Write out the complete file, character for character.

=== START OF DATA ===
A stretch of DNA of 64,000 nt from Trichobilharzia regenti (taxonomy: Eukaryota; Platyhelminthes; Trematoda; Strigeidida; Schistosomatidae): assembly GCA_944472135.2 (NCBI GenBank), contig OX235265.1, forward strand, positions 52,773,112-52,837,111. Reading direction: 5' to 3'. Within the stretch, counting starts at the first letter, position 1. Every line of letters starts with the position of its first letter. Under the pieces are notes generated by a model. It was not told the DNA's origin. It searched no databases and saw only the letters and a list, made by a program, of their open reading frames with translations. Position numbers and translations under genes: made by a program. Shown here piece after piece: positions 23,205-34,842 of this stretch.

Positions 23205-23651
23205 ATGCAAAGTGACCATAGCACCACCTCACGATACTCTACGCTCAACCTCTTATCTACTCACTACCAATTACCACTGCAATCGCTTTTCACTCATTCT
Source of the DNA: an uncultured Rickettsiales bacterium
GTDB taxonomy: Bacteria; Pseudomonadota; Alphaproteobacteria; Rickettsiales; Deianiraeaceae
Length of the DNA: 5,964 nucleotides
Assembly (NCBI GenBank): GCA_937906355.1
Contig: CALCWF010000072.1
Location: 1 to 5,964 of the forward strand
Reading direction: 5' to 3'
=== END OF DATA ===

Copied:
A stretch of DNA of 64,000 nt from Trichobilharzia regenti (taxonomy: Eukaryota; Platyhelminthes; Trematoda; Strigeidida; Schistosomatidae): assembly GCA_944472135.2 (NCBI GenBank), contig OX235265.1, forward strand, positions 52,773,112-52,837,111. Reading direction: 5' to 3'. Within the stretch, counting starts at the first letter, position 1. Every line of letters starts with the position of its first letter. Under the pieces are notes generated by a model. It was not told the DNA's origin. It searched no databases and saw only the letters and a list, made by a program, of their open reading frames with translations. Position numbers and translations under genes: made by a program. Shown here piece after piece: positions 23,205-34,842 of this stretch.

Positions 23205-23651
23205 ATGCAAAGTGACCATAGCACCACCTCACGATACTCTACGCTCAACCTCTTATCTACTCACTACCAATTACCACTGCAATCGCTTTTCACTCATTCT
Source of the DNA: an uncultured Rickettsiales bacterium
GTDB taxonomy: Bacteria; Pseudomonadota; Alphaproteobacteria; Rickettsiales; Deianiraeaceae
Length of the DNA: 5,964 nucleotides
Assembly (NCBI GenBank): GCA_937906355.1
Contig: CALCWF010000072.1
Location: 1 to 5,964 of the forward strand
Reading direction: 5' to 3'